World Bank Discussion Papers

17 items available

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Informal documents that present unpolished results of research or country analysis. They are circulated to encourage discussion and comment. Papers for which rapid publication is particularly important were often issued in this series. This series was superseded by the World Bank Working Papers series in 2003 and the World Bank Studies series in 2010.

Items in this collection

Now showing 1 - 8 of 8
  • Publication
    The Indian Pharmaceutical Sector : Issues and Options for Health Sector Reform
    (Washington, DC: World Bank, 2002-09) Govindaraj, Ramesh
    This report assesses the pharmaceutical sector in India, particularly focusing on four key issues related to the production, procurement, and distribution of drugs in India: a) availability, b) affordability; c) quality, and d) the rational use of drugs. The results of a survey of three states indicate considerable variation across states in the above four areas in both public and private sectors. The report concludes that problems with the availability, affordability, and rational use of good quality, cost-effective, essential drugs have persisted in most parts of India, and that these health-related issues need be addressed as a priority. An overarching recommendation is the need to focus on strengthening the implementation and regulation of the pharmaceutical sector at the state level, rather than on simply introducing new regulations. Adequate pharmaceutical quality assurance needs to be particularly emphasized as, in its absence, other reform measures could be rendered moot. Similarly, the rational use of drugs needs to be emphasized as it is likely to yield significant cost savings to the government and to consumers, in addition to its positive impact on health.
  • Publication
    The Environmental Implications of Privatization : Lessons for Developing Countries
    (Washington, DC: World Bank, 2002-04) Lovei, Magda; Gentry, Bradford S.
    Governments worldwide have increasingly recognized the economic potential and fiscal advantages of privatization. What is less well recognized is that, under the right conditions, privatization can also yield environmental benefits and contribute to sustainable development. This report reviews a number of case studies to draw lessons about the environmental implications of privatization. It emphasizes that privatization offers an opportunity for making strategic decisions with longer-term impacts; streses that integrating environmental and social considerations into the privatization process leads to better, more sustainable outcomes; and recommends approaches to building on the positive linkages between privatization and environmental protection.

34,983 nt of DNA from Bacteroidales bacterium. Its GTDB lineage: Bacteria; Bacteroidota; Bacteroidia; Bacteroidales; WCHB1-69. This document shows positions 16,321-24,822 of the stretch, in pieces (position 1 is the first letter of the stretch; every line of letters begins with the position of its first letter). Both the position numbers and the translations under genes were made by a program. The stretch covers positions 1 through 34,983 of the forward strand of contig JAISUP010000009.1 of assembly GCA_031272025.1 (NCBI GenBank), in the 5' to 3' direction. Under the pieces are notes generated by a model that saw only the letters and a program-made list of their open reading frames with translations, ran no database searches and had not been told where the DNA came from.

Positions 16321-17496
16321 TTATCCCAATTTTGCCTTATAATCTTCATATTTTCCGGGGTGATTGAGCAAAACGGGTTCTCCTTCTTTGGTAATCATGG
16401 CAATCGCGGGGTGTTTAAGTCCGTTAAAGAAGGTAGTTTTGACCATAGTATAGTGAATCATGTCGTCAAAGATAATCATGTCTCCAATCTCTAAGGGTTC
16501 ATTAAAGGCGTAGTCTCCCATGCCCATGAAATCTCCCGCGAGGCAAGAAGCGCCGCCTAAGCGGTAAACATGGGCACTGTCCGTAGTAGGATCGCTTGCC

• Publication
    Unleashing Russia's Business Potential : Lessons from the Regions for Building Market Institutions
    (Washington, DC: World Bank, 2002-03) Broadman, Harry G.; Broadman, Harry G.
    This analyzes, based on more than seventy company case studies across 13 Russian regions during the spring, summer, and fall of 2000, and the summer of 2001, examines four key issues that Russian firms face in carrying out business transactions in Russia's regional markets: 1) the state of enterprise competition; 2) the regulatory regime governing the delivery of infrastructure services (with a focus on the telecom, and Internet sector); 3) the sources, and use of corporate finance; and, 4) the efficacy of the court system in fostering the settlement of commercial disputes. The study formulates policy recommendations for each of the areas analyzed. In so doing, it sheds light on salient inter-regional differences in existing policy frameworks, and in the structure, and nature of the country's enterprise sector, as well as on how regional governments, and firms both respond to, and shape these differences. The study also highlights the evolution of inter-regional policy, and economic changes over time, assessing the extent to which, two years after the 1998 crisis, enterprise restructuring at the local level, has been affected by the devaluation of the ruble.
  • Publication
    Closing the Gap in Access to Rural Communications : Chile 1995-2002
    (Washington, DC: World Bank, 2002-02) Wellenius, Bjorn